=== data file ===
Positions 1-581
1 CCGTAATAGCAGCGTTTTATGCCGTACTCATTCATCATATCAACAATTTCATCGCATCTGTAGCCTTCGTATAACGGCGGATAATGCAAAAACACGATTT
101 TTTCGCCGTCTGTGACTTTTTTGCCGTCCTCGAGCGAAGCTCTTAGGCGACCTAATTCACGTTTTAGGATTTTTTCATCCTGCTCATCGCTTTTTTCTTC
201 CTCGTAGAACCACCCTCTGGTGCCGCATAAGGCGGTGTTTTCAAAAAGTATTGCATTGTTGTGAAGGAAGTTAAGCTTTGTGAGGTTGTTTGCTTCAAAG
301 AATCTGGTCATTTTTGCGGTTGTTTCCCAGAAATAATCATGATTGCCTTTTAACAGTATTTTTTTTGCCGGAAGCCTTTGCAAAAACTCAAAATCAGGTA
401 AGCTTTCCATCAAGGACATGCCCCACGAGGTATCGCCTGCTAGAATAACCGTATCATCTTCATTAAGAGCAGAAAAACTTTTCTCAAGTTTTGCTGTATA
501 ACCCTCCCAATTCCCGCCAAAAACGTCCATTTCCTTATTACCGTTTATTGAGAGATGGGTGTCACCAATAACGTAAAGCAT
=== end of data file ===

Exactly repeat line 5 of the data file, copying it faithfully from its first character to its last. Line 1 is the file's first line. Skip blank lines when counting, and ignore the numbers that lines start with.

301 AATCTGGTCATTTTTGCGGTTGTTTCCCAGAAATAATCATGATTGCCTTTTAACAGTATTTTTTTTGCCGGAAGCCTTTGCAAAAACTCAAAATCAGGTA